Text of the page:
Why Freeing Willy Was the Wrong Thing To Do

Willy was never really free. The killer whale star of the Hollywood movie Free Willy had to be cared for by humans even after he was released and he never successfully integrated with his wild kin. Researchers now say attempts to return him to the wild were misguided.

"We believe the best option for [Willy] was the open pen he had in Norway, with care from his trainers," says Malene Simon of the Greenland Institute of Natural Resources, who participated in efforts to reintegrate the cetacean in the wild and is lead author of the study. "He could swim as much as he wanted to, had plenty of frozen herring – which he was very fond of – and the people that he was attached to kept him active."

The killer whale, whose real name was Keiko, died in December 2003, at about 26 years old. Despite efforts to integrate him with wild killer whales in Iceland towards the end of his life, he proved unable to interact with them or find food.

"While we as humans might find it appealing to free a long-term captive animal," the researchers say in the paper, "the survival and well-being of the animal may be severely impacted in doing so." The only cetaceans that have successfully been returned to the wild have been young and only kept in captivity for short periods.

The team's comments contradict those made by members of the Free Willy-Keiko Foundation, who declared in 2003 that his case had challenged the perception that whales cannot be returned to the wild. But Simon's account of Keiko's last few years shows just how unsuccessful his release was.

Public pressure

Keiko was born into a wild group of killer whales, also called orca, in Icelandic waters. He was captured in 1979 at about two years old and spent over a decade in a small tank in a Mexican amusement park, isolated from others of his species.

It was during this time, in 1993, that Keiko made animal stardom when he "played" a leading role in the hit film Free Willy, which tells the story of a boy who befriends and eventually releases a captive orca.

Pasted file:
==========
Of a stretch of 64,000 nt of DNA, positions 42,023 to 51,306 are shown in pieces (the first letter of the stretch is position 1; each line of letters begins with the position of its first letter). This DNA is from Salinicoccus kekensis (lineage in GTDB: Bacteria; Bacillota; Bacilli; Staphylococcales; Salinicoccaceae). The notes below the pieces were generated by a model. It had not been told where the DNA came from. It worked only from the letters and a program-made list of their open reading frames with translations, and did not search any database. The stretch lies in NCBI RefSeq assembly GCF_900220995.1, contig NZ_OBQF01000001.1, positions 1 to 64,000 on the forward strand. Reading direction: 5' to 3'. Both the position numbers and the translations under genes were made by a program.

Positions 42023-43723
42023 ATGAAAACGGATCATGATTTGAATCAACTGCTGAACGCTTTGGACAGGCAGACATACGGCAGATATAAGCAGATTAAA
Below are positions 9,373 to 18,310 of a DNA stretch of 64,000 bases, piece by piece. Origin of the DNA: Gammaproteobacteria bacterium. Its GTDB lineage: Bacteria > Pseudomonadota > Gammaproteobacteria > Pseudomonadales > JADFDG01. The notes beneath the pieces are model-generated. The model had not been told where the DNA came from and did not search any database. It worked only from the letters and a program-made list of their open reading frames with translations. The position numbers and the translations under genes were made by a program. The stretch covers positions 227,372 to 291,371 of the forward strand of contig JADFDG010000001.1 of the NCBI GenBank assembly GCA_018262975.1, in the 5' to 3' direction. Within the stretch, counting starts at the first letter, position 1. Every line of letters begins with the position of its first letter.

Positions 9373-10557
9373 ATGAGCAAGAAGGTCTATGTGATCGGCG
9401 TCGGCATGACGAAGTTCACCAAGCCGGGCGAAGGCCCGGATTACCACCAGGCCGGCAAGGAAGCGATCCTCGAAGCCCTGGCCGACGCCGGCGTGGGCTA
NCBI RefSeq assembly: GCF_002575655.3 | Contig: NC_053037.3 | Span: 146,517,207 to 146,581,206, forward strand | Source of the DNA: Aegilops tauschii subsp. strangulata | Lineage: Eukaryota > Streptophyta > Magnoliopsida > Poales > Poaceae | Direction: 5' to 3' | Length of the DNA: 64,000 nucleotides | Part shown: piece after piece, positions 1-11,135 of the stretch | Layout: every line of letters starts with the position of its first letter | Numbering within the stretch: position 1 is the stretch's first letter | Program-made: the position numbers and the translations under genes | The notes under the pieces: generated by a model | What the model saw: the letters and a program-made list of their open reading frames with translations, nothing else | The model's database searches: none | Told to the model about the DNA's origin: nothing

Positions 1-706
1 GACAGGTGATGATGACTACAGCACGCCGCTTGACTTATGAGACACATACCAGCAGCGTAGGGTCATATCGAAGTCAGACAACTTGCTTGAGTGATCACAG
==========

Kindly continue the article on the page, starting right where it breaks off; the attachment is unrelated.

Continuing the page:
The film's success engendered an international letter-writing campaign, Free Keiko, which sought to release him into the wild. "There was a strong public pressure to release Keiko to the wild, preferably to his 'family' group in Iceland," say the researchers.

Yielding to this pressure, Keiko's owners transferred him to Iceland and in the summers of 2000 and 2001, he was trained to follow a boat out into the open water where wild orcas were feeding.

Going hungry

In 2002, he was fitted with tracking devices, and once again led out to join the wild orcas. This time, his trainers would hide below deck when Keiko approached in an attempt to minimise human contact. But lacking the necessary social skills, Keiko at first mostly floated motionless at the surface, facing towards the wild pods several hundred metres away.

After 10 days, he returned of his own accord to his penned-off area in a nearby bay. Vets extracted a sample from his stomach – the transparent, slimy liquid they found suggested Keiko had not fed.

Two days later he was led back out to sea. Again he didn't feed, although he did start to make dives. The tracking devices showed that he spent most of his time above 4 metres, and most of his dives were less than 26 metres. In contrast, wild orcas spend most of their dive time between 50 and 75 metres.

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